The week I stopped working was the week I was told that my bowel was turning cancerous and needed to have my bowel removed. So either way I would have been forced to stop working as I was told I needed 12 months off of work to recover, and then I was diagnosed with pancreatitis in 2013 which meant every other week I was in hospital for 7-10 days undergoing treatment for that, and then the desmoid tumours were diagnosed along with the thyroid cancer this year has meant that I haven't been able to return to the workforce as I am just not well enough to be considered reliable for work.
I can tell you the last 3 years have been hard financially, emotionally and physically and one thing I wished I had in place was life insurance to help me financially while I can't work, and money has been so tight and often stressful. I am just thankful my husband can work so hard to provide for us and support me while I am unable to work.
I really wished I had some sort of security in place, and it is something I hope through my mistake you will consider.
So I asked our friends over at Life Insurance Comparison to help explain how life insurance can be used while you're alive and become ill or disabled, and Sally has written a great guest post for us on this topic.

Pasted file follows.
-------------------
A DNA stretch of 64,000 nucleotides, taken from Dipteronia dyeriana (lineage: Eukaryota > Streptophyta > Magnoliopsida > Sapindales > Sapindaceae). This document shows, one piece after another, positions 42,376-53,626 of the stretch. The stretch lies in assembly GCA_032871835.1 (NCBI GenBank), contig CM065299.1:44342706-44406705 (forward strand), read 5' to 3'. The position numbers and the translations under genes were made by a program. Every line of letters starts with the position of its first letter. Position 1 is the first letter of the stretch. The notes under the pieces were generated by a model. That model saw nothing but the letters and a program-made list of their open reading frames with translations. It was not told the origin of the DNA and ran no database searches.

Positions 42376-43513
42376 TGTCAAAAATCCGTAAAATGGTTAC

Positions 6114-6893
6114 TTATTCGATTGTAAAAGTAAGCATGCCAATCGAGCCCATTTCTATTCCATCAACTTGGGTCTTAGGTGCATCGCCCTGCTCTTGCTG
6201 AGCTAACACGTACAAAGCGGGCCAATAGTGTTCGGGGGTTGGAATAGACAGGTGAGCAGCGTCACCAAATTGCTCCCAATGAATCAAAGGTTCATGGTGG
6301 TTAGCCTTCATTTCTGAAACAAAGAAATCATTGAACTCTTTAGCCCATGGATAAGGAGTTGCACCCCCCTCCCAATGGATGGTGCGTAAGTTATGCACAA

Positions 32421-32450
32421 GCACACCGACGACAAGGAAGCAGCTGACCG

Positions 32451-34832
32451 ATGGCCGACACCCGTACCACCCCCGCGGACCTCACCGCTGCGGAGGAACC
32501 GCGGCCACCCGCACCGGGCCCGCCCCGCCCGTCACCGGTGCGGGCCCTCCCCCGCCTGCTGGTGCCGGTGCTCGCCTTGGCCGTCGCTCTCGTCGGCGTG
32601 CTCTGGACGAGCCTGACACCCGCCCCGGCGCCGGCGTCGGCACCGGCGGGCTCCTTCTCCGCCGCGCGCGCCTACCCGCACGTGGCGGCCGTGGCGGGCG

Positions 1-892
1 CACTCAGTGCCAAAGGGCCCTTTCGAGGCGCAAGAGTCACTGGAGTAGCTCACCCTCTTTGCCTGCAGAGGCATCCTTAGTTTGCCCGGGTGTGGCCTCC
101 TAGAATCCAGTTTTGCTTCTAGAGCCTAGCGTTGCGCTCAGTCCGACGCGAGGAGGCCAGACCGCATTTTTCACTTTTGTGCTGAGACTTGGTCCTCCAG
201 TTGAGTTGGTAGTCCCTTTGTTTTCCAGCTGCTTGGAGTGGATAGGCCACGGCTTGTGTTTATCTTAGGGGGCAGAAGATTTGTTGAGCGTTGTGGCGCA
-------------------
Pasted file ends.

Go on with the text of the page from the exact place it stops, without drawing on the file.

How Life Insurance Can Help If You Become Ill or Disabled
Wondering how you'll pay the bills if the main earner in the household gets ill, has an accident or dies can be a hugely stressful experience that can be avoided through life insurance. At Life Insurance Comparison, we're here to help you to navigate the often confusing world of life insurance so that you can get the right protection for your needs. We'll work with you to buy the right amount of cover and the most appropriate type of product to support your family if the worst happens.